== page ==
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Projection: Mapping 3-D to 2-D Orthographic Projection Our scene models are in 3-D space and images are 2-D Arguably the simplest projection • so we need some way of projecting 3-D to 2-D • image plane is perpendicular to one of the coordinate axes • project onto plane by dropping that coordinate The fundamental approach: planar projection • (x, y, z) → (x, y) or → (x, z) or → (y, z) • first, we define a plane in 3-D space – this is the image plane (or film plane) OpenGL — glOrtho(left, right, bottom, top, near, far) • then project scene onto this plane • assumes image plane perpendicular to z axis • and map to the window viewport – in other words, it’s the xy-plane • projects points (x, y, z) → (x, y) top Need to address two basic issues • also defines viewport mapping • how to define plane – defines rectangle on xy-plane • how to define mapping onto plane left – this gets mapped to window right bottom Perspective Projection The Canonical Camera Configuration But we naturally see things in perspective Want to derive perspective transformation • objects appear smaller the farther away they are • in particular, a matrix representation • lenses bend (and hence focus) incoming light y • in orthographic projection, all rays are parallel x focal First, we fix a canonical camera We’ve been using pinhole camera models point • focal point at origin image • draw rays thru focal point and points on object plane • looking along z axis • image plane parallel to xy plane • some of these lines will intersect the image plane d • located distance d from origin • this defines our projection into 2-D z – called the focal length • all points along a ray project to same point • can project lines by projecting endpoints Effect of Perspective Projection on Points Effect of Perspective Projection on Points We project points thru the line connecting them to the focal point We project points thru the line connecting them to the focal point • given a point, we want to know where this line hits the image plane • given a point, we want to know where this line hits the image plane Can easily compute this using similar triangles image plane y object point y object point z=d image point (x, y, z) ((d/z)x, (d/z)y, d) (x, y, z) focal point focal point (0, 0, 0) z (0, 0, 0) z Perspective Projection as a Transformation Perspective Projection as a Transformation This homogeneous matrix performs perspective projection This homogeneous matrix performs perspective projection 1 0 0 0 1 0 0 0 0 1 0 0 0 1 0 0 P = 0 0 1 0 P = 0 0 1 0 0 0 1 0 0 0 1 0 d d It’s operation on any given point is And when we do the homogeneous division d x • we get exactly the point we want x z 1 0 0 0 x x y 0 • only keep x and y coordinates 1 0 0 y y ⇒ d y z z 0 0 1 0 z = z z d d 0 0 1 0 1 z d d 1 Completing the Projection More Convenient Perspective Specification The image plane itself is infinite Could always use glFrustum(left, right, bottom, top, near, far) • must map a rectangular region of it to the viewport • this is certainly sufficient • defined by (left, right, top, bottom) coordinates • but it’s inconvenient We also customarily define near & far clipping planes Generally want to use: gluPerspective(fovy, aspect, near, far) • these are expressed as distances from the viewpoint • viewport is always centered about z axis • they should always be positive • specifies the field of view along the y axis – the angle θ made by the sides of the frustum y • nothing nearer than near will be drawn – don’t want to draw things behind the image plane • and the aspect ratio of the viewport θ • nothing further than far will be drawn – this is just (width / height) • distance far-near should be small z – use fixed precision numbers to represent depth between them OpenGL — glFrustum(left, right, bottom, top, near, far) Viewing Volumes Transformation for Viewing Volumes The sides of the viewport define an infinite pyramid • focal point at apex, extending outward through space a 0 0 0 0 b 0 0 Adding in the clipping planes, we get a truncated pyramid • this is called a frustum P= zmax + zmin −2 zmax zmin Preserves Can think of this as the viewing volume 0 0 zmax − zmin zmax − zmin depth order • nothing outside of it is visible • projection warps this to a rectangular prism 0 0 1 0 Zmax -1 1 Zmin Z Z We Need More General Cameras Specifying General Camera Configurations So far, we’ve assumed a “canonical” camera configuration First, we want to allow focal point to be anywhere in space • focal point at the origin • call this position lookFrom, or just from • image plane parallel to xy-plane This is pretty limited, we want greater flexibility Next, we need to specify the orientation of the camera • deriving general projection matrices is painful • define what it’s pointing at: lookAt • but we can transform world so camera is canonical – lookAt−lookFrom will define the axis of projection • typically called the viewing transformation • define vertical axis of image: vUp Naturally, there are several ways of setting this up – essentially a twist parameter about the lookAt axis • we’ll focus on the OpenGL supported mechanism • the one in the book is gratuitously complex Converting Camera to Canonical Form OpenGL Transformation Matrices Our camera is parameterized by three vectors OpenGL maintains two different matrices • lookFrom, lookAt, and vUp • one to hold the camera projection matrix • and one to hold everything else We want to transform into canonical camera position • select “current matrix” with glMatrixMode(which) 1. translate lookFrom to the origin — translate by –lookFrom – which is GL_MODELVIEW or GL_PROJECTION 2. rotate lookAt−lookFrom to the z axis Axis: u = (lookAt − lookFrom) × z glFrustum() and friends multiply the current matrix • just like glTranslate(), glScale(), glRotate() Angle: θ = sin −1 ( u / L ) where L = lookAt − lookFrom z 3. rotate about z so that vUp lies inside the y-z plane Vertices are transformed in the following manner Model-view Projection Perspective division OpenGL Viewing Transformations Demo Specify camera configuration with See “Links” web page for link to OpenGL tutors gluLookAt(ex, ey, ez, ax, ay, az, ux, uy, uz) These are our three camera vectors • lookFrom (ex, ey, ez) • lookAt (ax, ay, az) • vUp (ux, uy, uz) Typical Transformation Setup: glMatrixMode(GL_PROJECTION); glLoadIdentity(); gluPerspective(fovy, aspect, zNear, zFar); glMatrixMode(GL_MODELVIEW); glLoadIdentity(); gluLookat(ex, ey, ez, ax, ay, az, 0, 1, 0);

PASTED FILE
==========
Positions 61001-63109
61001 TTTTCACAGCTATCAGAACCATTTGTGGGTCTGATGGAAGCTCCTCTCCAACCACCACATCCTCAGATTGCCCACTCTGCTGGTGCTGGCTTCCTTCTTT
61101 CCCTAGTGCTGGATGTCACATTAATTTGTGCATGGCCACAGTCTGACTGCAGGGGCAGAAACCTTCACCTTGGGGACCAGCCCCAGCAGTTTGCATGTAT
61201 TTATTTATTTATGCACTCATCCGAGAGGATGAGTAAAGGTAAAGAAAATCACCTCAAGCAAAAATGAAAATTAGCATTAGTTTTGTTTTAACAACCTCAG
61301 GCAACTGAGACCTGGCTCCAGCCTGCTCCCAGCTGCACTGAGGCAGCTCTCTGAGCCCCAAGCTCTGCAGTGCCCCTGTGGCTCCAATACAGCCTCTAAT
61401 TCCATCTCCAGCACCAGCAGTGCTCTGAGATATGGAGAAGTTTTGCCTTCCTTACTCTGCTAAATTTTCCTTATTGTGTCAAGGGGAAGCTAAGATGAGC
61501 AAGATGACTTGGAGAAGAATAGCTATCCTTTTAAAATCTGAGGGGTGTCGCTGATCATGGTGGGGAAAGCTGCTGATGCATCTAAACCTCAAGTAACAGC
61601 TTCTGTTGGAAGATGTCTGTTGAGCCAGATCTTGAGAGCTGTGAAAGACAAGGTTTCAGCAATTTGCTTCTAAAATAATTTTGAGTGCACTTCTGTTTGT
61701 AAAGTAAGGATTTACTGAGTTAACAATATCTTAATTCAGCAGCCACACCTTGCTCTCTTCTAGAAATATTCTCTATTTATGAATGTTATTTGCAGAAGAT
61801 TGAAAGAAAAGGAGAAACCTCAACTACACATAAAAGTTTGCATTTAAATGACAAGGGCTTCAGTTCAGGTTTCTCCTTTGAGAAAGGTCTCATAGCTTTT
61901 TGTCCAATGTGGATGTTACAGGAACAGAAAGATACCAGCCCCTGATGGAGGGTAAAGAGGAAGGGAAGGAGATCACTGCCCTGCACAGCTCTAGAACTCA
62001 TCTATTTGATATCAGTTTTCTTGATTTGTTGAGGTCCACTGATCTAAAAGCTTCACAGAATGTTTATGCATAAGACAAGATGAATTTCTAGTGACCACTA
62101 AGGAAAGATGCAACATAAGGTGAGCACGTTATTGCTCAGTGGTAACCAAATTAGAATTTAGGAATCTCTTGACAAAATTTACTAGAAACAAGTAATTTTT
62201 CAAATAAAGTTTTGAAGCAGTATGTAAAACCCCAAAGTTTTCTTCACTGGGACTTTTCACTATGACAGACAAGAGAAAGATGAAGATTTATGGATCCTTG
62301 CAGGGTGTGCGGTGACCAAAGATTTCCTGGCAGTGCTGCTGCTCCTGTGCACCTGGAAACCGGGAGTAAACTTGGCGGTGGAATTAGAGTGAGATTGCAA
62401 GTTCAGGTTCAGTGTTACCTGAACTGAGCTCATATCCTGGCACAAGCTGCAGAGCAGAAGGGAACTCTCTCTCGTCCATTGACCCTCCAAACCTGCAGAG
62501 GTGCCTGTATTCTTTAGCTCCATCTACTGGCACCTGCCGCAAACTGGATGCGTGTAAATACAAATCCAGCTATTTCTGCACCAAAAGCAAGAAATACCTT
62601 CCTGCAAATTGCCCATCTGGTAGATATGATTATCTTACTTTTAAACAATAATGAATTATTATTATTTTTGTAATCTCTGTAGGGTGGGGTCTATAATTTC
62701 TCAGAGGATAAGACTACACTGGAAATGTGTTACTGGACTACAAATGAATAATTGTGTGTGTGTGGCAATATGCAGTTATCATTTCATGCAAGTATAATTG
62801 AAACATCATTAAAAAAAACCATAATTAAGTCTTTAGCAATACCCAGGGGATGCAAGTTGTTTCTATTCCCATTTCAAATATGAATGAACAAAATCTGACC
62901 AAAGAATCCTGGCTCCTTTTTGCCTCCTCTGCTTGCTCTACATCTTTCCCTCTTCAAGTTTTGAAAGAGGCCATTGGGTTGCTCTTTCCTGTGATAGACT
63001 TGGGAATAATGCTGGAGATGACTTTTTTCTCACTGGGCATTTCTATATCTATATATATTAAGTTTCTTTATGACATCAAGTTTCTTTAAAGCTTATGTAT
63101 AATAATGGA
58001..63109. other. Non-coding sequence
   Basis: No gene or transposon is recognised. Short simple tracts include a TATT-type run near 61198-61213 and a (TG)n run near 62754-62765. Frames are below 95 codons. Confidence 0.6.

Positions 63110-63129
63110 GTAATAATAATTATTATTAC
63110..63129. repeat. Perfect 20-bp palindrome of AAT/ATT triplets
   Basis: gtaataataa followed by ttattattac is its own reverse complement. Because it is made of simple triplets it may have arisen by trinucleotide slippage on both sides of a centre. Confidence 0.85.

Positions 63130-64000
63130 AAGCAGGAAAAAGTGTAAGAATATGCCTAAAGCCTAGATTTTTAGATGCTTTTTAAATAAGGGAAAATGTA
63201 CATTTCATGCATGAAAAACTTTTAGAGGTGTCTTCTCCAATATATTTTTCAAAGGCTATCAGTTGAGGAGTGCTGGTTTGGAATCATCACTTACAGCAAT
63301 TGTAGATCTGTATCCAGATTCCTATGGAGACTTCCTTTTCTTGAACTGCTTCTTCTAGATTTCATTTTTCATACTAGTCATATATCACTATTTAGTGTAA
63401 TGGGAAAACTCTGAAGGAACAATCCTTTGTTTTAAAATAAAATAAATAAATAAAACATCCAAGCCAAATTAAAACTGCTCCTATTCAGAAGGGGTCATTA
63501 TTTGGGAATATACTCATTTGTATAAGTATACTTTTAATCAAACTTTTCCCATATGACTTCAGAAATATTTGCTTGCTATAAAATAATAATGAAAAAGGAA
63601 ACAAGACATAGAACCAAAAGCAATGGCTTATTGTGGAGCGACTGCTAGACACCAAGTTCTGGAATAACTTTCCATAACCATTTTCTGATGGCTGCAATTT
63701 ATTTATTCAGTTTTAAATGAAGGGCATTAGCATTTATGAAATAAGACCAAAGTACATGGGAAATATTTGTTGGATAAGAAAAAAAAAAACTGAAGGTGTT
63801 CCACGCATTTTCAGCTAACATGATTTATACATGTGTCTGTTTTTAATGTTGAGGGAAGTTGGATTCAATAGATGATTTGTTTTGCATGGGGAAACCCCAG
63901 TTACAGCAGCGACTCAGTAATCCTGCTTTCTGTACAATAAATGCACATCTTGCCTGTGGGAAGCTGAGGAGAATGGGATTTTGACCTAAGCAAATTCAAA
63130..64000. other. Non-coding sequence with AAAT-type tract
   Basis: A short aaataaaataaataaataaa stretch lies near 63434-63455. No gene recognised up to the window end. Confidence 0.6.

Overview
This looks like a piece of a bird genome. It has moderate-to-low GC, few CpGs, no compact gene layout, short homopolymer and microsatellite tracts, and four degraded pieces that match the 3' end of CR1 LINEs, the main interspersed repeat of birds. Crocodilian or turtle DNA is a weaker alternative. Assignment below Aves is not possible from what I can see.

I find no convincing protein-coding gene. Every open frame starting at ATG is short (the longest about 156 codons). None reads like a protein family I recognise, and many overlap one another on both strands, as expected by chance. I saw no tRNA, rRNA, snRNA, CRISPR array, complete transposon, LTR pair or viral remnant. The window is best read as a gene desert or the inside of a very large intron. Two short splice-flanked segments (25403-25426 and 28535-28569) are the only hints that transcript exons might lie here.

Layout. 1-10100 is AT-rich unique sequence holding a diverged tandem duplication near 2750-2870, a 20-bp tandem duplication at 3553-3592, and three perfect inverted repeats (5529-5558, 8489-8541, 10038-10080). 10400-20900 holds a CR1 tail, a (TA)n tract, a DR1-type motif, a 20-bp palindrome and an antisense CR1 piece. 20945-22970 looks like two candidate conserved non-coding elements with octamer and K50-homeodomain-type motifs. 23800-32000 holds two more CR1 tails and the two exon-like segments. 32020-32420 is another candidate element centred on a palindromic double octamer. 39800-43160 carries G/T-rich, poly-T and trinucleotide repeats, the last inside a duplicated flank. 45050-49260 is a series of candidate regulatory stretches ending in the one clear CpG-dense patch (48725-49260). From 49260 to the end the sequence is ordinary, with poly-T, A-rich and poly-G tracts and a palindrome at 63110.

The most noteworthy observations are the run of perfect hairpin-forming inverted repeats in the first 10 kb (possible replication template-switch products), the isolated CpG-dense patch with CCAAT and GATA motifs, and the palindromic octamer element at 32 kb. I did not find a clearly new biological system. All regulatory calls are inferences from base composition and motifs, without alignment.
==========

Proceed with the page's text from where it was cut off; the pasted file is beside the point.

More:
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posted: | 4/4/2011 |

language: | English |

pages: | 5 |